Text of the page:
Can a person making $17.5 million a year be underpaid? NPR reports this morning that an Oklahoma professor says LeBron James, the best player in the NBA, “is getting hosed” because of a salary cap in the league.
Imagine if other fields were set up this way. You’re the best young software engineer at MIT, and instead of getting hired for an insane starting salary by Google, you just put your name in a pool with other engineers. The worst companies in America draw random numbers and you get a letter saying you’ve been hired to work in the IT department at Best Buy.
Now all these rules are all laid out in the collective bargaining agreement between the owners and the players. Why would the players want this system? Because most players are not LeBron James.
The comments section of the story suggests even considering such a thing proves NPR’s move to the right:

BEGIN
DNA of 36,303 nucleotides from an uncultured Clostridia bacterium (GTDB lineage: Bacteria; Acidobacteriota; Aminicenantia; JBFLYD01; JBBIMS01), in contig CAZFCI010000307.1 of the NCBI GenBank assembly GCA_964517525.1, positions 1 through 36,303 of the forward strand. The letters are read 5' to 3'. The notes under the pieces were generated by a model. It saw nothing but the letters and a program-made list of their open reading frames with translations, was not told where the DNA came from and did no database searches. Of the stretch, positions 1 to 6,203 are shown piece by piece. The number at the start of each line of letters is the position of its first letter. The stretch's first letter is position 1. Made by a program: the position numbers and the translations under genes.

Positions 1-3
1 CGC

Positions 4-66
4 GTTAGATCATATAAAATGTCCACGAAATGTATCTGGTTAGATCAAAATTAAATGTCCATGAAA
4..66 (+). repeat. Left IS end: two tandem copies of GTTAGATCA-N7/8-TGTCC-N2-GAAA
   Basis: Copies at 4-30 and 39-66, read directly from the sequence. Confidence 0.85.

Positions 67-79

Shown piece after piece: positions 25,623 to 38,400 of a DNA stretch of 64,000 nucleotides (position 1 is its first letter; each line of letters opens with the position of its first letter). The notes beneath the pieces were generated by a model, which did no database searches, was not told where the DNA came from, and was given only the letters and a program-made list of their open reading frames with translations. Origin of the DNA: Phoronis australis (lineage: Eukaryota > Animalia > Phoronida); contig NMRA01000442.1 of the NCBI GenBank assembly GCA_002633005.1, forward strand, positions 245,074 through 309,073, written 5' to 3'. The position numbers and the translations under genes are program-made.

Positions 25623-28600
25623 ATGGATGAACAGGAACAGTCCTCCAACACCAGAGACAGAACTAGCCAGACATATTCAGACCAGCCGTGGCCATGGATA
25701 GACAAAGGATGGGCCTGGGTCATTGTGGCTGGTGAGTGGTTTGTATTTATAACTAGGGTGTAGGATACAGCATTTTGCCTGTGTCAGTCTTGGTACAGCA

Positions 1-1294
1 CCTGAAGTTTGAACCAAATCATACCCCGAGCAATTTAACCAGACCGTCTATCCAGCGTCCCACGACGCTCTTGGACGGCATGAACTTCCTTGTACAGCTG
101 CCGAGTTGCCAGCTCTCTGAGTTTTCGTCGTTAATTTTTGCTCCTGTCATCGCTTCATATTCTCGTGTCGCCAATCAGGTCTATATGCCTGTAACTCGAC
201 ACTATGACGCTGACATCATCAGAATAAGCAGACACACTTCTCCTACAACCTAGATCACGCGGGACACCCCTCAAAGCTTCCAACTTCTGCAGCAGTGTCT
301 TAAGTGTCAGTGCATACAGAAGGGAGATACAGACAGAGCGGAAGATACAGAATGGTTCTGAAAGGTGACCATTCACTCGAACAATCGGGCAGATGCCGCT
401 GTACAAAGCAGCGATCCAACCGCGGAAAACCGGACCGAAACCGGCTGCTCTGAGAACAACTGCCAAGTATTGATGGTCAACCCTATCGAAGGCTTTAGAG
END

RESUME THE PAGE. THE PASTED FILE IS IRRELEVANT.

Hey, it’s National NeoCon Radio! Let’s think about this from a different view, shall we? The grown man chases a rubber ball around a room and gets paid more than 350 average school teachers, COMBINED! More than 300 police officers, COMBINED! More than 300 nurses, EMTs, and on and on and on through the 99.something% of all working Americans. And he’s underpaid? No, when considering the value he adds to sustain our society, he is grotesquely over paid. The “adds value” argument is lame: what is the “adds value” of a teacher? Do you calculate the portion of the salaries of all their former students? What then, should the value of all of Bill Gates’s former teachers be in this “adds value” argument? What about nurses or EMTs who saved a life? Should they get a cut of the value of every former patient? And isn’t the answer Neocons give to working people: if you don’t like it, get another job? If Lebron is so underpaid and abused at $17,500,000.00/year, he could quite. Get a new job at McDonalds making about .$14,000.00/year. Then he would be in a more “fair” neocon world, right?